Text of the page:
A new study finds drunk drivers don't just make bad decisions; they may struggle to make any decisions at all.
The findings show people who drove under the influence several times have subtle deficits in their decision making abilities that tend to go undetected though conventional neuropsychological testing.
"Not only was DUI reported to account for nearly 40 percent of fatal motor crashes in North America," which Muzaffer Kasar, resident in psychiatry at the Bakirkoy Research and Training Hospital in Istanbul, Turkey, was quoted as saying. "Thirty-three percent of DUI individuals were recidivists. We wanted to address the underlying neurocognitive mechanisms of recidivism which we assumed might be related to alteration in decision-making cognition."
Researchers evaluated 34 male, second-time DUI offenders, in addition to 31 healthy non-offenders who were matched for age, education and alcohol use. These participants were then given psychiatric assessments, conventional neuropsychology testing, the Iowa Gambling Task (IGT), and lastly the Temperament and Character Inventory (TCI) in order to access personality patterns.
"First, we found that second-time DUI offenders have a poorer performance on the IGT test than their matched counterparts," added Kasar. "The IGT is used in many studies investigating decision-making cognition in problems related to alcohol. Deficits in many neuropsychological testing may not necessarily reflect daily living problems associated with alcohol abuse, as some of the abusers could perform fairly well in conventional neuropsychological testing. That's why problems related to neurocognitive impairments in real-life situations might be better detected by tests such as the IGT which simulate real-life decision-making situations – which our results confirm."
The second finding was a lack of differences between the DUI recidivists and their counterparts using conventional neuropsychological testing and TCI scores. Kasar continues by saying, "These findings suggest that second-time DUI offenders do not suffer from motor impulsiveness, that is, a lack of impulse control in 'here and now' situations. Rather, they suffer from cognitive impulsiveness, which depends on associating negative experiences with possible negative consequences and related to a specific decision-making deficit."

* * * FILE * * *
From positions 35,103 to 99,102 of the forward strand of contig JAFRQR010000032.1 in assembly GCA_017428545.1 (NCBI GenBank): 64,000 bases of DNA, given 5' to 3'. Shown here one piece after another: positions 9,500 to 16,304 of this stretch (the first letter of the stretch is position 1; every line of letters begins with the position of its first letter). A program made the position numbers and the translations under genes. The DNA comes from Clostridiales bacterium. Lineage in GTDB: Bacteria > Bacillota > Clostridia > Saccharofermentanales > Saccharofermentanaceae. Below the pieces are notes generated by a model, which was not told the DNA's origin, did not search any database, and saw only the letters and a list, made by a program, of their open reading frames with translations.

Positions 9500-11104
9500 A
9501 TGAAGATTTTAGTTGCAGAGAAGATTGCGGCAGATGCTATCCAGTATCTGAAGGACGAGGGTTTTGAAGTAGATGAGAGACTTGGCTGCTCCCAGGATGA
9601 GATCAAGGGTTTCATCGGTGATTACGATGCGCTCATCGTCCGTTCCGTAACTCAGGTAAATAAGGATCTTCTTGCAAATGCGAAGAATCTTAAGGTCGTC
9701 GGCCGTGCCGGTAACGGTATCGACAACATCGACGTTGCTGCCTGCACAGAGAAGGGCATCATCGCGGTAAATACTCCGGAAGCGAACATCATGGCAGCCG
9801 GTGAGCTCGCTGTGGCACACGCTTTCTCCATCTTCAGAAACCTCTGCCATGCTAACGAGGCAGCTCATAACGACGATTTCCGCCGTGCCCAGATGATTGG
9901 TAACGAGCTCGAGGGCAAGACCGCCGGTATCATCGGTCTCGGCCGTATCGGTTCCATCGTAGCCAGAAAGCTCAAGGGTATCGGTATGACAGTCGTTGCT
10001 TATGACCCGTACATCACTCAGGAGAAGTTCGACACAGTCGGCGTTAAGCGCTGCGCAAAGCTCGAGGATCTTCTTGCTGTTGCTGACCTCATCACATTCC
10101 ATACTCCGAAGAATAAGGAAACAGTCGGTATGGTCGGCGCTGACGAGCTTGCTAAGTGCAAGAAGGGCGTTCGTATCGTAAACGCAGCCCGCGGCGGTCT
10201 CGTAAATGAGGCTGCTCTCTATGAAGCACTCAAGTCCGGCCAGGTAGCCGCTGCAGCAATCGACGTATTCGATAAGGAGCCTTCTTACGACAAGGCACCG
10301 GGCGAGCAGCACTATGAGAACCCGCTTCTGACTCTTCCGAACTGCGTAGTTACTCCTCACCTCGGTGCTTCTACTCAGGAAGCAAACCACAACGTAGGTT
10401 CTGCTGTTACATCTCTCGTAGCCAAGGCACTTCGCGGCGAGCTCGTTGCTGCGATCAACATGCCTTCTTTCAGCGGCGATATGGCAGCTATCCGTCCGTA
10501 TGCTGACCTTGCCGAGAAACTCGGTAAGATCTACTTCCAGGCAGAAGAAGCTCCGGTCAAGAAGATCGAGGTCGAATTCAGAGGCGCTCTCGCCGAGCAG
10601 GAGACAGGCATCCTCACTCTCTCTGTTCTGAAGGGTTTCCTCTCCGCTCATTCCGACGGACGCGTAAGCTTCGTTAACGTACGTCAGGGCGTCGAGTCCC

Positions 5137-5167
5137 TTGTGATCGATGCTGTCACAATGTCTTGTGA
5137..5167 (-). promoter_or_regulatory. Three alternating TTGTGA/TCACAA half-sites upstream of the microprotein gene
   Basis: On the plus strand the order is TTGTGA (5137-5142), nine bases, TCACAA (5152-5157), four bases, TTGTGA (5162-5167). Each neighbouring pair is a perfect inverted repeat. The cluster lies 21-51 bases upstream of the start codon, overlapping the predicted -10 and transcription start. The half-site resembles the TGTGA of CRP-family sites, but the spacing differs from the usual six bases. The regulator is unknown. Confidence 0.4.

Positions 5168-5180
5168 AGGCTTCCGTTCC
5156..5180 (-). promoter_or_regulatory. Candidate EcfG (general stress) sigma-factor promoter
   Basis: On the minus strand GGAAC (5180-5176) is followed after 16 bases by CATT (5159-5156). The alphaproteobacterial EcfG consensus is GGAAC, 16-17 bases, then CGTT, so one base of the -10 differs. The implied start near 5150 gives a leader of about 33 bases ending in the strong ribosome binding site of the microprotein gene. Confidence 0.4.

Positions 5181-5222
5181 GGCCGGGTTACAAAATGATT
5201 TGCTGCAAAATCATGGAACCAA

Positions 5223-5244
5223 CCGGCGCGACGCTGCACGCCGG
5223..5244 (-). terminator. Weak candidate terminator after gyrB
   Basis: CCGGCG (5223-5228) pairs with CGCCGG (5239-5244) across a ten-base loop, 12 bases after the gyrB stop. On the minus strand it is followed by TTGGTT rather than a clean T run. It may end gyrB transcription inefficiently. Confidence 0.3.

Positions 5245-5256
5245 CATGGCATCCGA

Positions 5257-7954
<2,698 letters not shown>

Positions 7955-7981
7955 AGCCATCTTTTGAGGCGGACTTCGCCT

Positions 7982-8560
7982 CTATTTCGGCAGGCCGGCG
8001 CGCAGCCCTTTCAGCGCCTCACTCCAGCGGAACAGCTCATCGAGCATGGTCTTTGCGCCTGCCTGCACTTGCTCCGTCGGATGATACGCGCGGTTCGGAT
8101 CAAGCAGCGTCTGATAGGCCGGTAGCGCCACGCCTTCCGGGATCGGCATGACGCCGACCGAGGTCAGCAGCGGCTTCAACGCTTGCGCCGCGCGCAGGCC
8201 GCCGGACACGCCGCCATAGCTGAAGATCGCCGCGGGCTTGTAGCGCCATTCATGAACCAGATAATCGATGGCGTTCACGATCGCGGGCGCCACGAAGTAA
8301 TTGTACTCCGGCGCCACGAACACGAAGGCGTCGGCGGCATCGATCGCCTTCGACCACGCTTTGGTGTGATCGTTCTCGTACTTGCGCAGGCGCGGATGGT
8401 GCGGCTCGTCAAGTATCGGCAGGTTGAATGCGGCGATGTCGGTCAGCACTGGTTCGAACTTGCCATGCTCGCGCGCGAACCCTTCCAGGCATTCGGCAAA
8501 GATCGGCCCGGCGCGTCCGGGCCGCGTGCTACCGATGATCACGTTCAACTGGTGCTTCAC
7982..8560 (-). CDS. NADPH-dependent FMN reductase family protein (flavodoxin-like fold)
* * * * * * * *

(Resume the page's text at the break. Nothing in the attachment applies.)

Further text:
In other words, "there are brain reasons for why people make poor choices regarding DUI," which David J. Nutt, a professor of psychiatry at Imperial College London, was quoted as saying.
"Perhaps our results will increase awareness about brain mechanisms implicated in alcohol-related behavior," said Kasar. "We found a deficit previously shown to be associated with dysfunctioning in particular brain circuits and this may help to change public awareness towards DUI recidivism. Our findings might also influence the framework of psychoeducational programs, and suggest that neurocognitive testing include decision-making tasks such as the IGT as a routine part of the evaluation process."
SOURCE: Alcoholism: Clinical & Experimental Research, December 2010
September 10, 2010
NOTE: This study is being published in the Dec 2010 issue of the journal but was made available online in advance